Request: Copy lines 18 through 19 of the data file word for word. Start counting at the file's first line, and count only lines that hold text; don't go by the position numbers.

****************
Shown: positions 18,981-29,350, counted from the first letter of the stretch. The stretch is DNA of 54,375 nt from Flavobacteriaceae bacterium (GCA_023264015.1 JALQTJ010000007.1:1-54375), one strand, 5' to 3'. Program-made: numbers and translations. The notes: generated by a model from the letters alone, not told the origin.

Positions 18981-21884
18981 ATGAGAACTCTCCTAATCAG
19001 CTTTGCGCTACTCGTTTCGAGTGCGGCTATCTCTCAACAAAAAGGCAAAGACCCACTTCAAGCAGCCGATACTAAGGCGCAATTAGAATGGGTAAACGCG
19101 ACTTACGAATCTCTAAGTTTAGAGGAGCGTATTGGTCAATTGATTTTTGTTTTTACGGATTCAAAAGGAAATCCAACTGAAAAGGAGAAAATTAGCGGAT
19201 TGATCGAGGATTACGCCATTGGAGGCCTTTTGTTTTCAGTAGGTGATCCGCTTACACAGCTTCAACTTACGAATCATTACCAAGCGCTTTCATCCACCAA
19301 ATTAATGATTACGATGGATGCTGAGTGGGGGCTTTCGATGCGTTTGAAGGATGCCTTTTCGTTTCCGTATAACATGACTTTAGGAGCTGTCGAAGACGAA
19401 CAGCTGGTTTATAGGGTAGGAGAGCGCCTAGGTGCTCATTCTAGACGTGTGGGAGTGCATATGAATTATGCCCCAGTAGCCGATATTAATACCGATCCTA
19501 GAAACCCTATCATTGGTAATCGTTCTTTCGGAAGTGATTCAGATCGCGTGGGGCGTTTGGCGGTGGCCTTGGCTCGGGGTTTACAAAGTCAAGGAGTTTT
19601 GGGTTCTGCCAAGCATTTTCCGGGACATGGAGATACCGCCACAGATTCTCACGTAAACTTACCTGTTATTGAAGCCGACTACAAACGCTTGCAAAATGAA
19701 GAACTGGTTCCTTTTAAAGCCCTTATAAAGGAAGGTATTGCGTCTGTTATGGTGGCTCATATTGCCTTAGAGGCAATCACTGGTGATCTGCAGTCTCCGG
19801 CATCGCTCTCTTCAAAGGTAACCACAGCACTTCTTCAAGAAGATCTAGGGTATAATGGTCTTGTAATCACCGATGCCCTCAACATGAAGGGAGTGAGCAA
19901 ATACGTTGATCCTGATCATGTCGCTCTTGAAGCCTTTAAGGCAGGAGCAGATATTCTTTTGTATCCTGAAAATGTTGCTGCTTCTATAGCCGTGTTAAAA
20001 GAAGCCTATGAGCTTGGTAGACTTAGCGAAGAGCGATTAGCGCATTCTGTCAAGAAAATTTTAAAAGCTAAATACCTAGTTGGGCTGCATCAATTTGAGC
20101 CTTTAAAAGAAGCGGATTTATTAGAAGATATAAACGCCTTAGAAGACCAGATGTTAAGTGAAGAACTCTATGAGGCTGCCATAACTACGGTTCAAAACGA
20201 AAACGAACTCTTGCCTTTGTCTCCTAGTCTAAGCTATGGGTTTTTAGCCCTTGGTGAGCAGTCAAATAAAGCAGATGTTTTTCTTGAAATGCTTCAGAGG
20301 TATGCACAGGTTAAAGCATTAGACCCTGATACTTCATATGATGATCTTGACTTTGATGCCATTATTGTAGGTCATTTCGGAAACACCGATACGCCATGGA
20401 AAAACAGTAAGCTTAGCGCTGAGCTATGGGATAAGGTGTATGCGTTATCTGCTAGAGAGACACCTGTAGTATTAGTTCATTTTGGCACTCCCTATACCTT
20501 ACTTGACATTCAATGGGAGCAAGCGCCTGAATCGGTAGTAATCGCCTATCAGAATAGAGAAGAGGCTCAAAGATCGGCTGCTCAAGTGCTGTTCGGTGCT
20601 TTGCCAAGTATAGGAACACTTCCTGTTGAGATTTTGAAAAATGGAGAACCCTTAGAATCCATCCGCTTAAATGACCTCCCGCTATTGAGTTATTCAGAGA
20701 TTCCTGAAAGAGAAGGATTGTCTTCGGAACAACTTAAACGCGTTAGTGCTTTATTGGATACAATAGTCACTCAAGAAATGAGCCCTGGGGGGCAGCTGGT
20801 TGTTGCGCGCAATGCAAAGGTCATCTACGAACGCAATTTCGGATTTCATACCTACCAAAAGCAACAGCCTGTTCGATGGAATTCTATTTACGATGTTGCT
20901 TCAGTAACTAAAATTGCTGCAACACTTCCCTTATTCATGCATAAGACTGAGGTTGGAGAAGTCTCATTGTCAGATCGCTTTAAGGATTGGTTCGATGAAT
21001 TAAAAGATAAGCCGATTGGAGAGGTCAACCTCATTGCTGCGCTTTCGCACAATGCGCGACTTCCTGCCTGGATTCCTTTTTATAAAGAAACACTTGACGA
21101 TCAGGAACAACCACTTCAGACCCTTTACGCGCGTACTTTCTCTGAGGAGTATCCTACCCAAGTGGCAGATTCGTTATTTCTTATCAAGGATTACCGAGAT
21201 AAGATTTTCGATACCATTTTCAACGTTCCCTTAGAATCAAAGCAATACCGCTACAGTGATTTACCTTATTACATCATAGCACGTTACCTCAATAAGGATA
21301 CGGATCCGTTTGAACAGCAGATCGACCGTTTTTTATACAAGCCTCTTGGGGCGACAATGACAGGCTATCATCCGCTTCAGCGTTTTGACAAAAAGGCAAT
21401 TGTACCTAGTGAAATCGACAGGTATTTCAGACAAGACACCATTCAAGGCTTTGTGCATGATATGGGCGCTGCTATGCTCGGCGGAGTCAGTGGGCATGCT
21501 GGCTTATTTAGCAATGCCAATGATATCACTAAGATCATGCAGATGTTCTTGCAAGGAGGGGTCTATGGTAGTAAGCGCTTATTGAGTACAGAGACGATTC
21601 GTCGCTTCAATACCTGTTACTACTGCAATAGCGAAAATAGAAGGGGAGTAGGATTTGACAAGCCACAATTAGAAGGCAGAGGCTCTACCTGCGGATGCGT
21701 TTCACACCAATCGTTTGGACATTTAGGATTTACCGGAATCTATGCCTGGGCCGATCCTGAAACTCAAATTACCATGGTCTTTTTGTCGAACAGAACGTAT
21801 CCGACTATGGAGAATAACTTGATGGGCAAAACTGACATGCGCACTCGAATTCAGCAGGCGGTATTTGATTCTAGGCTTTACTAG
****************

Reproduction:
20401 AAAACAGTAAGCTTAGCGCTGAGCTATGGGATAAGGTGTATGCGTTATCTGCTAGAGAGACACCTGTAGTATTAGTTCATTTTGGCACTCCCTATACCTT
20501 ACTTGACATTCAATGGGAGCAAGCGCCTGAATCGGTAGTAATCGCCTATCAGAATAGAGAAGAGGCTCAAAGATCGGCTGCTCAAGTGCTGTTCGGTGCT